More fundamentally, one of the underlying causes of our problems has been the alienation of the administrative institutions of the church from the real life of the church as it is lived out in our dioceses, parishes, and institutions. It is past time to re-establish unity of purpose between the actual body of the church and its administration, to re-enlist the administrative apparatus, including the AAC, in service to the life of the church.
#6.2 Rebecca Matovic on 2007-11-30 10:27
"Herman will NEVER resign. NEVER. Herman could care less about petitions, resolutions, public opinion of his leadership. All he cares about his St. Tikhon's and his small group of loyalists who surround him
Herman could care less if everyone stopped paying the OCA assessment, as long as he can be a SQUATTER in the EPA diocesan bishop's house."
It takes a lot lately to make me smile, but this statement did. I absolutely agree now that you mention it.
So thank you Anonymous, for making this very sad member of the OCA smile.
#6.3 Linda Weir on 2007-11-30 15:27
So what is the point of an AAC next year? It will be nothing but a "rally round the Herman flag folks" gathering. All hail Herman who got rid of Kondratick and restored order to the Church. We have a bright future ahead, don't look back, look forward.....................
You left out what will happen next. " We've raised some very hard and valid points for our Church. However, due to lack of time all of these issues will have to be tabled until the next AAC. WOW, look at how much we've accomplished here at the AAC!!!. Now go home and Pay, Pray, and Obey. "
#7 Sophia Weisheit on 2007-11-29 13:03
I disagree that the AAC will in fact be a rally around MH and that it would be better to boycott. We have seen that the diocesan councils have not been aatended in vain but rather people are finally finding their voices.
There was an interesting program not too long ago on NPR describing the atrocities associated with Henry Kissinger and his involvement in crimes against humanity/war crimes in Latin America. There is a group of faithful protesters who follow his every move and demonstrate at his every whereabouts. This has caused an international uproar where ever he goes and he has even been forced to leave several countries rather than risk being arrested and tried for his crimes.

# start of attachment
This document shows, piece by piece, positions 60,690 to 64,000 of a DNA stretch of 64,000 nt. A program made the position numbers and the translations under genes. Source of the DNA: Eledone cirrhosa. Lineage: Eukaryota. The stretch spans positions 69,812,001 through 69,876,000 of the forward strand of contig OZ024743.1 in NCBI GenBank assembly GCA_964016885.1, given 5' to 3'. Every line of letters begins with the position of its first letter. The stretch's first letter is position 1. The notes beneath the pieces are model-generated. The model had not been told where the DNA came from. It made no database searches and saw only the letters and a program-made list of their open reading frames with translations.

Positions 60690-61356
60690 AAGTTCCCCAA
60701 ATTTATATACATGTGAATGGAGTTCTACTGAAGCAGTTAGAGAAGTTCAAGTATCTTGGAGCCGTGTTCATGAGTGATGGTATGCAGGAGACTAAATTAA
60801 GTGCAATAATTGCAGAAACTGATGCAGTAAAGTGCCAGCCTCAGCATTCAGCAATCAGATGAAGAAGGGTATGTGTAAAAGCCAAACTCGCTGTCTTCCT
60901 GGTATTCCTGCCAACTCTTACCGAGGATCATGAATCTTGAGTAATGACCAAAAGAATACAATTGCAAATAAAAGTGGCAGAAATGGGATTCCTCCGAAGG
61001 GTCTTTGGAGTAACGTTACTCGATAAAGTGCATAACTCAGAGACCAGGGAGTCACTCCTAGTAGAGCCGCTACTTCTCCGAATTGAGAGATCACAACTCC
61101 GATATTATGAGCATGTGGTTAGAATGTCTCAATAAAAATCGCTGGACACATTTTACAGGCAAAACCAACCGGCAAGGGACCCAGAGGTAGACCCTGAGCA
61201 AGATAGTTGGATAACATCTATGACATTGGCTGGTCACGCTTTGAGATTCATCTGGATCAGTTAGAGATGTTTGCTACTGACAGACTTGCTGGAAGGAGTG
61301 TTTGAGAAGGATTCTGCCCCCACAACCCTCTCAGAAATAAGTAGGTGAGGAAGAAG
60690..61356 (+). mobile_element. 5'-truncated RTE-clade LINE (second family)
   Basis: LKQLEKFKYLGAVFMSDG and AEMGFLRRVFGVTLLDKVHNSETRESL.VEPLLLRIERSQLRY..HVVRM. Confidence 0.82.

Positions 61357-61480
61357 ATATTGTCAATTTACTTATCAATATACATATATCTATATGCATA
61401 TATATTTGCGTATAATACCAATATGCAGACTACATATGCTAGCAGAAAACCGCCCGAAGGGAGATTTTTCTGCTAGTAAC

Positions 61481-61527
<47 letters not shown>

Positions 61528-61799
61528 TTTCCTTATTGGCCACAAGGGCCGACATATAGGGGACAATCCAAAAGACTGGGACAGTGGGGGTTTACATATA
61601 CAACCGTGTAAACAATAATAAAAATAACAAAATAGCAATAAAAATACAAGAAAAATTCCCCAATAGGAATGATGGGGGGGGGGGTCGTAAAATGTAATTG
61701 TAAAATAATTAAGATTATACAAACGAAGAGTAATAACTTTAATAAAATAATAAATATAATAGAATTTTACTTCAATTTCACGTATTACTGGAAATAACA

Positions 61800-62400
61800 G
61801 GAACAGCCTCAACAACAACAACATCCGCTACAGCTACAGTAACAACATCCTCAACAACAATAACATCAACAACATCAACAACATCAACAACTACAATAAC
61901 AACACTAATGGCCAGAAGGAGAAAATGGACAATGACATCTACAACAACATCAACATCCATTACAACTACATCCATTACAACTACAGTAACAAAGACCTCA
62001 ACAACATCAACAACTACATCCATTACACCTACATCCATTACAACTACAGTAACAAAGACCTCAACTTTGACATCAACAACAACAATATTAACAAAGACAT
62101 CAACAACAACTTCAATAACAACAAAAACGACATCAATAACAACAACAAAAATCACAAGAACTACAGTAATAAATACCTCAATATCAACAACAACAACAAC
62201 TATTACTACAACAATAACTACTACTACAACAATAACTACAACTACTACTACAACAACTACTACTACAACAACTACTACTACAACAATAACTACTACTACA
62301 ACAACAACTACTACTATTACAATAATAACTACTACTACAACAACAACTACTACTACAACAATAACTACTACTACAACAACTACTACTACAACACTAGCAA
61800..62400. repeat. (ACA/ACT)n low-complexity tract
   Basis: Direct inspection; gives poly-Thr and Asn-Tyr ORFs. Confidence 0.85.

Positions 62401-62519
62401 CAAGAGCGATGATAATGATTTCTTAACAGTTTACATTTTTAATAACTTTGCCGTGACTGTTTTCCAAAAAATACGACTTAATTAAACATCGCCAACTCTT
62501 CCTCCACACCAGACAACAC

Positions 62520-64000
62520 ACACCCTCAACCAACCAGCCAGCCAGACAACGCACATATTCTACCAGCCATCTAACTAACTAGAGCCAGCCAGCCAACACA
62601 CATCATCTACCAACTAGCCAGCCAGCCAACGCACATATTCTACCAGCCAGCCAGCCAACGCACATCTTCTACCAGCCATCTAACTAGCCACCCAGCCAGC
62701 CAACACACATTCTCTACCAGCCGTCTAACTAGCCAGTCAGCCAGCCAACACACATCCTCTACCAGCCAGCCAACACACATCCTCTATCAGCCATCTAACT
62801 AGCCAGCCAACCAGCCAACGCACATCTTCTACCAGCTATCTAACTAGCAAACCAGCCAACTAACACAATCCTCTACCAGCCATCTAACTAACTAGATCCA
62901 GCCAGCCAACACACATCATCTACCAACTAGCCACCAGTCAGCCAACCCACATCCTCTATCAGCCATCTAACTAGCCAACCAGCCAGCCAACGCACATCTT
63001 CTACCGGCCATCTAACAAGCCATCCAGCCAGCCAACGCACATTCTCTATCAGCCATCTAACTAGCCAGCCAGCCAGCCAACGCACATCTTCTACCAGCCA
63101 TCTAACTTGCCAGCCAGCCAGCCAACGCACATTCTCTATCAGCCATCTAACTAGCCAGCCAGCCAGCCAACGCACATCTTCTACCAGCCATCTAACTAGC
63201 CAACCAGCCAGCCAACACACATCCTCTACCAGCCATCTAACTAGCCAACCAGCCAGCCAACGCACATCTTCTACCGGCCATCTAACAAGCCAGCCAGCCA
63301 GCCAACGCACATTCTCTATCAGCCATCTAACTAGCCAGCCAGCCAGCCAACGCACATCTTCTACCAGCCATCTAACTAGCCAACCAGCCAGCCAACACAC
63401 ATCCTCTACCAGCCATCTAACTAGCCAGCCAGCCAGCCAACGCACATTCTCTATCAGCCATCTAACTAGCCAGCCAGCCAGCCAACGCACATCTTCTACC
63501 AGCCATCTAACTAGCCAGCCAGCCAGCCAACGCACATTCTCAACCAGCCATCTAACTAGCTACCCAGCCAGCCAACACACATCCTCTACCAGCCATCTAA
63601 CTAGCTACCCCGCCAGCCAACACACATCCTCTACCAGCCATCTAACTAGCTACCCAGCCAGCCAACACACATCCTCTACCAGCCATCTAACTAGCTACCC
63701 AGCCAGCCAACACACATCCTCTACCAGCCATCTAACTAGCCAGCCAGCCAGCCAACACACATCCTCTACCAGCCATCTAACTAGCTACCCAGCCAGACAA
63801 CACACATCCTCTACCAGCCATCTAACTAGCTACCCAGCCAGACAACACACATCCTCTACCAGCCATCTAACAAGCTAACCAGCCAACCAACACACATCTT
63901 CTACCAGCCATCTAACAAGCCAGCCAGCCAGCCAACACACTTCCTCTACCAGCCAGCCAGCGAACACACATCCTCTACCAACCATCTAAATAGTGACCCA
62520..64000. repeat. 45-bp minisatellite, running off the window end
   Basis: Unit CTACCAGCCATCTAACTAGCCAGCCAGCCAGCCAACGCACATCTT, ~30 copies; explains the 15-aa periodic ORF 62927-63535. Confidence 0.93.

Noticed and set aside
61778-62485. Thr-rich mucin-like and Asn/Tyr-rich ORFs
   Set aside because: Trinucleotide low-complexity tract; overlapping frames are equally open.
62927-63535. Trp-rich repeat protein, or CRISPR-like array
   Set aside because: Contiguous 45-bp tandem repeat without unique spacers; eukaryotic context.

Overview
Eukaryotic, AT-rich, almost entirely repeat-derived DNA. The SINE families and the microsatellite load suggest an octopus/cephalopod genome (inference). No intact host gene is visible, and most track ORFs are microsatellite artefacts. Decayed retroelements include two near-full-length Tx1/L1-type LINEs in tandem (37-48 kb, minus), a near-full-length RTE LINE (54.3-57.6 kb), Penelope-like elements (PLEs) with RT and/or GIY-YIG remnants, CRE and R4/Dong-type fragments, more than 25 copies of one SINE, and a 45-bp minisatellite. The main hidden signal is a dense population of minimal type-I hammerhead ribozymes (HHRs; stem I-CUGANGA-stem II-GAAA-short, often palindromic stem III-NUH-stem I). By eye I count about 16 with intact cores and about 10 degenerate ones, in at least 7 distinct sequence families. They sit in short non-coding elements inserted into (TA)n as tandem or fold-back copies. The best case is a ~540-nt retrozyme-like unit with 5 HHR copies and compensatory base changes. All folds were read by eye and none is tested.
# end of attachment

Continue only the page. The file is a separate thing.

Those who disagree with what he has done could have done one of two things: first, boycott his appearances, or two, make such a stink that the whole world knows and force some ammount of change.
I think that the AAC is the OCA's chance to stand tall in the face of what has gone on for far too long, by far too many people.
#7.1 annon. on 2007-11-29 14:54
It really is good to see so many voicing their concerns and opinions here; it really is refreshing and I'm sure, therapeutic. It is also good to see Fr. Dn. Peter reading here. For those not knowing, Dn. Peter has one of the sharpest and most analytical minds within the OCA leadership today. If the OCA were to look for it's first married bishop, Dn. Peter would be the choice. As Dn. Peter can see, it is clear that + Herman has to go for the OCA to continue to heal and move forward. Waiting until next Nov. is just too long. The only justifiable reason to wait until next Nov. would be if the OCA were to announce it's merger with the AOCA (Antiochians). It certainly is about time!
#8 Anonymouso on 2007-11-30 08:40
The OCA needs to last only as long as MH lives, this all the care he has for this Pearl of Great Price. American Church as an institution is dead. The small grass roots lay support for change is a failure there are not enough. MH will sacrifice large chunks of the Church just to survive. We need 20 thousand people angry not the few that are. The outrage has no real voice except the valiant Mark S.I call people in neighboring parishes every night to try and rally support. The people are not excited.
Syosset must be cleaned out completely, no employees from the scandal, no past employees from before and the new ones must be unassociated with the MC, the Holy Synod and any old guard. I hear Bodnar is being fired, is this true? And can someone tell me who is Hunchak? (sp?)
#9 Evdokia on 2007-11-30 10:47
Paul Hunchak is the former secretary of the OCA.
#9.1 Michael Strelka on 2007-12-03 17:14
The Bethesda parish has done the right thing. Every OCA parish should follow suit.
Personally I have seen little but hand waving by the central administration during the unfolding of this scandal. Yes, they have applied a few band-aids here and there. Sufficient when you agree to sweep problems under the rug. Sufficient when you agree to let irresponsible persons set things straight.
Again, I applaud the decisions the Bethesda parish made. They exercised courage and common sense. It seems obvious to me that they desire a brighter future for the OCA and have some good thoughts on how to make this happen.
#10 Samuel on 2007-12-01 19:00